» ?—fully property tax exemption
In October, the San Antonio Express-News analyzed Broadway Jones and concluded the project will deprive public agencies of an estimated $1.6 million a year. Reporter Richard Webner, who recently left the Express-News, told me he used the estimated tax figures from the Bexar County Appraisal District records, from the properties involved, in his calculations. His article did not give an estimated total value of the tax exemption over the 75-year lease. (The Heron is currently working on its own calculation.)
The PFC, in the case of Broadway Jones, owns 15 percent of the partnership without putting in any equity. It’s bringing to the table the tax exemption (the total value of which the PFC has not shared after requests from the Heron). However, for its 15 percent ownership, the PFC receives 15 percent of the rent revenue stream. It also receives an annual administrative fee from the developer, which is $20,000 a year for Broadway Jones, according to Soto.
If NRP Group decided to charge full market-rate prices, or sell its partnership stake to another developer who then charged full market-rate, the development would lose its tax exemption. If this were to happen, the PFC would still have the right to own its 15 percent.
In Broadway Jones, NRP Group is also an equity partner, though Travis Sheffield, NRP Group’s vice president of development, declined to say how much money the developer was putting into the project.
When asked who the other equity partner was, and which bank was lending the rest of the funds, Sheffield said he would disclose those other players once NRP Group closes on the deal, which it’s scheduled to do on Dec. 14.
When asked about the development’s projected rate of return on investment, Sheffield deferred to PFC attorney Jim Plummer with the law firm Bracewell LLP. Plummer told me he didn’t remember.
“If I knew it, I’d tell ya,” Plummer said. “I don’t know it off the top of my head.”
The 2.6 acres is currently owned by developer James Lifshutz, which is selling the three combined properties for an unknown price to the PFC. Under the partnership agreement, Lifshutz will own and lease the retail portion of the building, and pay sales taxes. The three properties are valued at $5.7 million by the Bexar County Appraisal District.
NRP Group hopes to break ground on Broadway Jones the first week of January, Sheffield said.
[ Editor’s note: The Mayor’s Housing Task Force uses an AMI of $49,000 (just San Antonio)—a 2016 figure from the U.S. Census American Community Survey 1-year estimate—because it’s more representative of San Antonio’s workforce. Broadway Jones, and all other city incentives programs, uses the HUD definition of $66,800 for the greater San Antonio area, which includes New Braunfels. ]
Are the tax breaks necessary?
At the Nov. 1 Council meeting, Sheffield and Assistant Manager Lori Houston told Council members that the full tax exemption offered by the PFC was necessary because the property, even though the land is arguable the most prime real estate in the downtown area, possesses a set of challenges unique to the location.
PFC projects such as the Friedrich Lofts, which are replacing the decades-long vacant former Friedrich refrigerator factory, are said to be economic boosters of long-neglected neighborhoods.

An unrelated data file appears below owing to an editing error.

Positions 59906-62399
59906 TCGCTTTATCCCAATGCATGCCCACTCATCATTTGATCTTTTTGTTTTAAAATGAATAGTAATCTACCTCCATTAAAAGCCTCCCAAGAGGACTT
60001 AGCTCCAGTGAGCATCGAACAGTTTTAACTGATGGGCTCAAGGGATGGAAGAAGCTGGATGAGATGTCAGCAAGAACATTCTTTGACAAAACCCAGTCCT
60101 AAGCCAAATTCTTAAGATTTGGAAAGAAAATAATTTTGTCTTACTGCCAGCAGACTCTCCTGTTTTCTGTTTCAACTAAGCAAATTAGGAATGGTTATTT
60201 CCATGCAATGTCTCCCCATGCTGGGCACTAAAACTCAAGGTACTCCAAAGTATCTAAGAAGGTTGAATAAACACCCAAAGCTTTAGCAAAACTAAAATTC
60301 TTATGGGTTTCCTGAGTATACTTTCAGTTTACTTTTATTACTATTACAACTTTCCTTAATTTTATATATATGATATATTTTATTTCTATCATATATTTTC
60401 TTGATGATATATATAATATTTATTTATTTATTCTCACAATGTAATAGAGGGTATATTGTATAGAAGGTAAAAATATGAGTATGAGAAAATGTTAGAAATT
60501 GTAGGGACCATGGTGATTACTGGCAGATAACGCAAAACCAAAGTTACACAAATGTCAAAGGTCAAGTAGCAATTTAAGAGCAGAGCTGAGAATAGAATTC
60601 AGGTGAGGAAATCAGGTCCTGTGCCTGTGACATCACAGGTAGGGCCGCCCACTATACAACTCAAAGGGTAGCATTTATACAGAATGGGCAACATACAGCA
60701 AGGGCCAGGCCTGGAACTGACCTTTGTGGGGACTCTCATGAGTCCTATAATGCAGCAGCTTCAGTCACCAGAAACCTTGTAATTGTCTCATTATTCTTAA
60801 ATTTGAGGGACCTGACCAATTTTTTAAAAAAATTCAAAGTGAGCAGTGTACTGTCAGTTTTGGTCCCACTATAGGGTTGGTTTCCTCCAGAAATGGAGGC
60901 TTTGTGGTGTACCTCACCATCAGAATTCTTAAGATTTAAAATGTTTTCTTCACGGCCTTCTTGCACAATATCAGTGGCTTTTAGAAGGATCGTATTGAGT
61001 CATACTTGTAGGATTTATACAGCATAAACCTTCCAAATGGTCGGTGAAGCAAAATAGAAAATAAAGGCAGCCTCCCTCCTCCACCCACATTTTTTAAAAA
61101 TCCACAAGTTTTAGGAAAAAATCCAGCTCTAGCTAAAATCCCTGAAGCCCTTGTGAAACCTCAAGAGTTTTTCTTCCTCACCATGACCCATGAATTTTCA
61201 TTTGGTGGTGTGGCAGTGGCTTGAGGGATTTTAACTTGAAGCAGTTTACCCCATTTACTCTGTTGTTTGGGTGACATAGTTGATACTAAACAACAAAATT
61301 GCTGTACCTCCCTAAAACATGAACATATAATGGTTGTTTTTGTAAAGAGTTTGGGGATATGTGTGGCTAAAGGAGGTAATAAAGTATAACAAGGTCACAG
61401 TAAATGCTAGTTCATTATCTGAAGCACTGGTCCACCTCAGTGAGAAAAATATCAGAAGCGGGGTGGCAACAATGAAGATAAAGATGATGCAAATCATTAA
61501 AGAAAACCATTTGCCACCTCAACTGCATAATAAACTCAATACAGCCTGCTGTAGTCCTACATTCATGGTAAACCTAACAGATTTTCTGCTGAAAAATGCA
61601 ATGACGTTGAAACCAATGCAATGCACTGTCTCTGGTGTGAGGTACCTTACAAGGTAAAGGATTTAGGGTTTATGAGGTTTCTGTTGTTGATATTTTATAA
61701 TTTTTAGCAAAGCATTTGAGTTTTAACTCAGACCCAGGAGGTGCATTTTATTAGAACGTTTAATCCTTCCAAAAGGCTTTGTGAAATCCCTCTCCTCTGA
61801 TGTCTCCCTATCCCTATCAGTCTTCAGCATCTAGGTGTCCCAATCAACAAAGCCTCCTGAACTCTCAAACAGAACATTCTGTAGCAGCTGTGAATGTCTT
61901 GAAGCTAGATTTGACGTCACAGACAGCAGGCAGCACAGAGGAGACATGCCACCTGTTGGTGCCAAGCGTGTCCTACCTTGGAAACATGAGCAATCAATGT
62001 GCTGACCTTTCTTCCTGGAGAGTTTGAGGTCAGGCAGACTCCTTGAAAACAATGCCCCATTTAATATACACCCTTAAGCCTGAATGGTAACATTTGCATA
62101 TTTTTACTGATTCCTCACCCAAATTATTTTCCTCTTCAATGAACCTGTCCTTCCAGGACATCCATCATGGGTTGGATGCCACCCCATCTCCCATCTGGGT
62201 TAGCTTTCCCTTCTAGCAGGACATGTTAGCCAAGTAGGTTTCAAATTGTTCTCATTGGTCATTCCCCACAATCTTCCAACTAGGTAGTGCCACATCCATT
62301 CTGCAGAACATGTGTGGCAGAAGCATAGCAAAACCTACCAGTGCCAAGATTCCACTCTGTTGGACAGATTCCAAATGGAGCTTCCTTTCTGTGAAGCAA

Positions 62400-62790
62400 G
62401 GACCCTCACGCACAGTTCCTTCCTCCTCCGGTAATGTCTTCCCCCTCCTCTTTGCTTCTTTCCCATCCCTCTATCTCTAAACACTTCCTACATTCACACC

But the Broadway corridor is far from being ignored. It has seen a flurry of multifamily projects pop up since the creation of the city’s Center City Housing Incentive Policy (CCHIP) is 2012. Last year, voters approved the 2017-2022 bond program, the largest single item of which was $40 million toward Broadway street and sidewalk upgrades, right outside the front doors of Broadway Jones. It’s nearly equidistant from the Pearl and downtown proper, and is a quarter-block from the Museum Reach section of the San Antonio River. It’s also a short bike ride away from the gentrifying East Side.
A city-funded assessment of CCHIP, which offers rebates on city property taxes alone, concluded that these types of projects—wood-framed, five-story apartment buildings along downtown’s outskirts—no longer required incentives to be successful, because the rents they’re able to command offer a large enough revenue stream that they are profitable without incentives.
At Broadway Jones, environmental issues having to do with the removal of underground storage tanks, and the spacing out of utility poles, which is required in order for NRP Group to maximize the land, have added additional cost to the project, Sheffield said.
In short, Sheffield said NRP Group could possibly build the apartments without the tax break, but the apartments wouldn’t be affordable.
“The project itself would be challenging to exist without the PFC partnership and the incentives,” Sheffield said after the Nov. 1 meeting. “You would need significantly higher rents. Now there are new products in the area on the river that are really pushing rents that haven’t quite been proven. I can’t say if (Broadway Jones) would exist on the same timeline. It might exist five years later. It’s possible. (The rents) would have to be very expensive.”
At the Nov. 1 meeting, District 6 Councilman Greg Brockhouse criticized Broadway Jones for only offering one-bedrooms to low-income households.
“You quoted it as the ‘best development in the city’ … that a family can not live in,” Brockhouse told Sheffield at the meeting. “That is a problem. So (families) cannot have access to the best developed unit.”
Plummer said in future PFC deals, he’s telling developers they need to include 60 percent AMI rents across all bedroom types.
The new direction in affordability seems to be the result of some strong feedback from Nirenberg, Courage, and, most notably, Saldaña, who has been beating the affordability drum for more than a year in regards to CCHIP and, now, the PFC.
“I just want to say, we’re changing the course of business,” Saldaña said Nov. 1. “I do think we have to start holding the line on certain items.”